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Section: DESLOYAULTE. View all emblems in this section.

Link to an image of this page  Link to an image of this page  [E7r p77]

Contre les flateurs.

Chameleon tousjours baille en allant,
L’air (d’ond il vit) prend,[1] & rend anhelant.
Change de peau: & quelque que ce soit,
(Fors rouge, & blanc,[2]) toute couleur recoit.
Ainsi flateurs d’air populaire vivent.
Devorent tout: & seulement ensuyvent
Link to an image of this page  Link to an image of this page  [E7v p78] Les meurs du Prince obscurs de vice inique
Fors rouge, & blanc d’innocence pudicque.

Le Chameleon petit animal vivant seul-
lement de l’air, & se changeant en tou-
tes couleurs sinon rouge, & blanc: repre
sente le flateur, qui se conforme aulx
meurs du Prince, sinon aulx meurs d’in-
nocence, & vergoigne pudicque, vertuz
signifiées par le blanc, & le rouge.

Notes:

1.  This creature was supposed to feed only on air, keeping its mouth wide open to suck it in. See Pliny, Natural History 8.51.122. For the chameleon cf. Erasmus, Parabolae pp.144, 241, 252.

2.  ‘except for red and white’. See Pliny, ib.


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Link to an image of this page  Link to an image of this page  [E6v]

IN RECEPTATORES
siccariorum.

Those who harbour cut-throats

Latronum furumque manus tibi saeva[1] per urbem,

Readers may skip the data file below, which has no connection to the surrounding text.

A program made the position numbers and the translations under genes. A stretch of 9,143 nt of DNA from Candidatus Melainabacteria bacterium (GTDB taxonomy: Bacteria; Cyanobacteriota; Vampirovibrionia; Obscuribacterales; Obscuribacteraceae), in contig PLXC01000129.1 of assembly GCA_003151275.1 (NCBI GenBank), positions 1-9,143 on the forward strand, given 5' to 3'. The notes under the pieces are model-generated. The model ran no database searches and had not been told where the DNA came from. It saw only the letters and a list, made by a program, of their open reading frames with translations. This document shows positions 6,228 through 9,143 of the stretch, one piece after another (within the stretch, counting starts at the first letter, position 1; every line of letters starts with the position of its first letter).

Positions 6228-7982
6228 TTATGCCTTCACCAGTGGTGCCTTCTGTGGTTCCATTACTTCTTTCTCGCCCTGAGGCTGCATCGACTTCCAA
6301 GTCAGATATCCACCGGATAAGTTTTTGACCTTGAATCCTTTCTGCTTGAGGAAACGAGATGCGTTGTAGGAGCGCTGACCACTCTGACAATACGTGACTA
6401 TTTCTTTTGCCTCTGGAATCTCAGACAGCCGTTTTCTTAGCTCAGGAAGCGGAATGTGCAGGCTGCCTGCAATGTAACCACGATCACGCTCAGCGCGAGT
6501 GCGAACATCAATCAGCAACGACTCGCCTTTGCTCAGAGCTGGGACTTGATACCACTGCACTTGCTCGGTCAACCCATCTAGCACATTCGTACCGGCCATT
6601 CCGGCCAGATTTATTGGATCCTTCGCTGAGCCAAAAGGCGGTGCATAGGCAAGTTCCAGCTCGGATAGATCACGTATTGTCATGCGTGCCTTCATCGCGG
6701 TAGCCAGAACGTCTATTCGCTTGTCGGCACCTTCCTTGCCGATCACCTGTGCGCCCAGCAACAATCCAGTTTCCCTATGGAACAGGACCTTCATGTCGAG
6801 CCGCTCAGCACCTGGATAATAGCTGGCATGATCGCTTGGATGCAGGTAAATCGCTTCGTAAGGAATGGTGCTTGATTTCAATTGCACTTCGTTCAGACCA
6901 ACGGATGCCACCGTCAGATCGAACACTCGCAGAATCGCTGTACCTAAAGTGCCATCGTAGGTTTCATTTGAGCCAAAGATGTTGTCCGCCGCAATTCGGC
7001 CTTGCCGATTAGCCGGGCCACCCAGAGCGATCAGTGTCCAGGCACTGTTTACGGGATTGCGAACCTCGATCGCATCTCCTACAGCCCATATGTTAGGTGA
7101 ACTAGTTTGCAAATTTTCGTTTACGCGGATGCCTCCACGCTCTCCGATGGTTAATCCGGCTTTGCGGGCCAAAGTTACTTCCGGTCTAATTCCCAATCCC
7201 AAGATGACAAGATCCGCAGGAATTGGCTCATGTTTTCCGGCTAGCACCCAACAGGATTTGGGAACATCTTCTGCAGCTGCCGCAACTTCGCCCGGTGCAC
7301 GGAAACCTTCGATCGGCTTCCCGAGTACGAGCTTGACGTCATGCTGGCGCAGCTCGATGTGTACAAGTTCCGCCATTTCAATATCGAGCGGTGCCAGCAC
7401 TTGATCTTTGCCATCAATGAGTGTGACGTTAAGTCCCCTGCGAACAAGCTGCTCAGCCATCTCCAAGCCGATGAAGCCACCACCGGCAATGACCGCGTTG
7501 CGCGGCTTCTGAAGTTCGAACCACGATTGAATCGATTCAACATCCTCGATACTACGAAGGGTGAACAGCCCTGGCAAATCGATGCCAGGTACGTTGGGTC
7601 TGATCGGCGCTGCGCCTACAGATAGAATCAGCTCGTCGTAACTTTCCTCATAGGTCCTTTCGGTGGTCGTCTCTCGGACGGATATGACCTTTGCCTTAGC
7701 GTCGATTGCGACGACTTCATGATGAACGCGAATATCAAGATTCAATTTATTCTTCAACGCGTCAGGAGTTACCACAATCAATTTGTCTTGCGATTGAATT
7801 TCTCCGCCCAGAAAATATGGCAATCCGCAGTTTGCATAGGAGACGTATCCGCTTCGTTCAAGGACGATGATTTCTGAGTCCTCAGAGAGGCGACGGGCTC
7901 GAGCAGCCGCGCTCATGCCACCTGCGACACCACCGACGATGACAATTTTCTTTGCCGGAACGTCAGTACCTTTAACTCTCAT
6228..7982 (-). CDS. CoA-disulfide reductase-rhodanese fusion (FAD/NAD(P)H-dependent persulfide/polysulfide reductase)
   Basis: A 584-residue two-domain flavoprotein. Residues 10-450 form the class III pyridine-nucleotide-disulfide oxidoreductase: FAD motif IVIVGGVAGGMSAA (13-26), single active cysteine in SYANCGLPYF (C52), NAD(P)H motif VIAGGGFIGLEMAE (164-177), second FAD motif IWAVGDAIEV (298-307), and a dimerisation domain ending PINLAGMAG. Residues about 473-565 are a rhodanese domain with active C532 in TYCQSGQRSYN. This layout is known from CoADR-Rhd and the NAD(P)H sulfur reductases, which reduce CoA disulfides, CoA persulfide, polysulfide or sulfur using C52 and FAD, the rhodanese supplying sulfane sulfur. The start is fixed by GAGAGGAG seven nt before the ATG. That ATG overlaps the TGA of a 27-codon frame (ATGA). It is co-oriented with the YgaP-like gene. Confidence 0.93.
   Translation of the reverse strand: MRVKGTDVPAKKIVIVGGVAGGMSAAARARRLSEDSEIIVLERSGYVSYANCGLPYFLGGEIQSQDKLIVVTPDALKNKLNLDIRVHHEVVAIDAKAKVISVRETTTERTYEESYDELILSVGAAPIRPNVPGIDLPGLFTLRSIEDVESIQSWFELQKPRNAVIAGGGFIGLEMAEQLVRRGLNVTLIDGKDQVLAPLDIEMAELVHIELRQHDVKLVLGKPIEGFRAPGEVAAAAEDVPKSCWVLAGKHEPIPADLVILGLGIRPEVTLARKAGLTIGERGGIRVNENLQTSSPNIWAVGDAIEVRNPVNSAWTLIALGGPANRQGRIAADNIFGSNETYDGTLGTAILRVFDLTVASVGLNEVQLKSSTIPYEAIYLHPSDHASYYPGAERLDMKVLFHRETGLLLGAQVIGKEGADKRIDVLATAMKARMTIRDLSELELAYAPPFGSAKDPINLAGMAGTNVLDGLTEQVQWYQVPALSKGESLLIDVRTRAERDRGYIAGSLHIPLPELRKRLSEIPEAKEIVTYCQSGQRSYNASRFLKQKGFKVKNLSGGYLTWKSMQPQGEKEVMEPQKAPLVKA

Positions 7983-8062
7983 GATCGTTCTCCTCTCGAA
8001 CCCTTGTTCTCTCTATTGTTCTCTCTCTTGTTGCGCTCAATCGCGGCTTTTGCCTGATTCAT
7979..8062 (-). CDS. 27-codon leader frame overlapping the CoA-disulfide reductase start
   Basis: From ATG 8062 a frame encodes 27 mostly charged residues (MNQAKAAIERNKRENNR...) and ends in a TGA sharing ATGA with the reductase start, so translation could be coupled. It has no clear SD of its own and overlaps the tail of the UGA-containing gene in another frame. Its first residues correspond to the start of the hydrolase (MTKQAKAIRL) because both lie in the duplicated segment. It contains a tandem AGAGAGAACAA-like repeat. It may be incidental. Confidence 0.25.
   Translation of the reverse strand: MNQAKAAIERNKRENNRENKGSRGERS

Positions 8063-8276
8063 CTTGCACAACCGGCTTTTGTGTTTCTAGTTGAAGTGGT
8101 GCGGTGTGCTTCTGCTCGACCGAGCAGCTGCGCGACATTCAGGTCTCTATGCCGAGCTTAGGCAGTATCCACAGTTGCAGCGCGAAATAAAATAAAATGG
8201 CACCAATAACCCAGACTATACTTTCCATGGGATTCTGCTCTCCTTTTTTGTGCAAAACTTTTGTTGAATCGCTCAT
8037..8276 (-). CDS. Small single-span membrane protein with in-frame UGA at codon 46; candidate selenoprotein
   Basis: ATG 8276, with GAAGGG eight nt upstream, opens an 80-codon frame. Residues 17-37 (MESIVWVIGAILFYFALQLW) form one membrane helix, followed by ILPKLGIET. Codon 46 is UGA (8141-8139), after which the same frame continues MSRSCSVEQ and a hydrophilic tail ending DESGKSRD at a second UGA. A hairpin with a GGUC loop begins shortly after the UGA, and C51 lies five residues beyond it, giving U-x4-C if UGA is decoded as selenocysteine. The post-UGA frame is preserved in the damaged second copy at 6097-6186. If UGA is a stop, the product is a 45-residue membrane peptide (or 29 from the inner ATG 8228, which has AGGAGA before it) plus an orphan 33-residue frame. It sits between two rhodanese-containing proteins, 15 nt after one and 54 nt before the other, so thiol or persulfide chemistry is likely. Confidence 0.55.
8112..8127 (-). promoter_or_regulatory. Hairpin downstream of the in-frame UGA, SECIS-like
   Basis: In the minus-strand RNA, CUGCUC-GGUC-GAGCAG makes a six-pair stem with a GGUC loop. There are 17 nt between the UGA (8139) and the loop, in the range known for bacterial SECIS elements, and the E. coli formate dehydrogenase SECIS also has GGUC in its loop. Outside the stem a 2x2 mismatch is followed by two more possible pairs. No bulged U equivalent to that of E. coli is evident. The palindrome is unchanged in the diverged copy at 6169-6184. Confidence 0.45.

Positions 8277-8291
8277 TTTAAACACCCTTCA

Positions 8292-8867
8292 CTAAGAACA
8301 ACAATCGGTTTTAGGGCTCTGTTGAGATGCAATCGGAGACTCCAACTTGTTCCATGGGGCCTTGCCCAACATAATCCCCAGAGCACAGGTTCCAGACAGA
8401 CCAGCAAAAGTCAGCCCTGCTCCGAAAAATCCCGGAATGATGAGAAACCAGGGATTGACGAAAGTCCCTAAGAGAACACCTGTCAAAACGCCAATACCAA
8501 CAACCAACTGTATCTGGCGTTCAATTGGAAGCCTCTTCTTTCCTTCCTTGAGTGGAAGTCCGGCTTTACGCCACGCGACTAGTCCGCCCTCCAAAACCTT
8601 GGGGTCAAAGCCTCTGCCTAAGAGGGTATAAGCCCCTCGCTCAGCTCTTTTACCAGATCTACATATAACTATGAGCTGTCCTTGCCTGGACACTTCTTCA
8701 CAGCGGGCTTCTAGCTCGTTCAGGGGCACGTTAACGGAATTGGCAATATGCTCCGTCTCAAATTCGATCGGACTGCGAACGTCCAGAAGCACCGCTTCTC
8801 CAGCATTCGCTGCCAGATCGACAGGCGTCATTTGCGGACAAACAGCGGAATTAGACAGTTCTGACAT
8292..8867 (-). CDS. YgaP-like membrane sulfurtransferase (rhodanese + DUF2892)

It comes, & diris cincta cohors gladiis.
Atque ita te mentis generosum prodige censes,
Quod tua complureîs allicit olla malos.
En novus Actaeon qui postquam cornua sumpsit,
In praedam canibus se dedit ipse suis.[2]

A fierce band of ruffians and thieves accompanies you about the city, a gang of supporters armed with lethal swords. And so, you wastrel, you consider yourself a fine lordly fellow because your cooking pot draws in crowds of scoundrels. - Here’s a fresh Actaeon - he, after he grew his horns, became the prey of his own hunting dogs.

Notes:

1.  Other editions read scaeva, ‘evil-minded’. The capital letter in some editions suggests that the Latin word could be taken as a proper name in the vocative case, i.e addressing one Scaeva.

2.  For the story of Actaeon turned into a stag and killed by his own hounds, see Ovid, Metamorphoses 3.138ff. Similarly, the hangers-on will destroy the one who has fed them.


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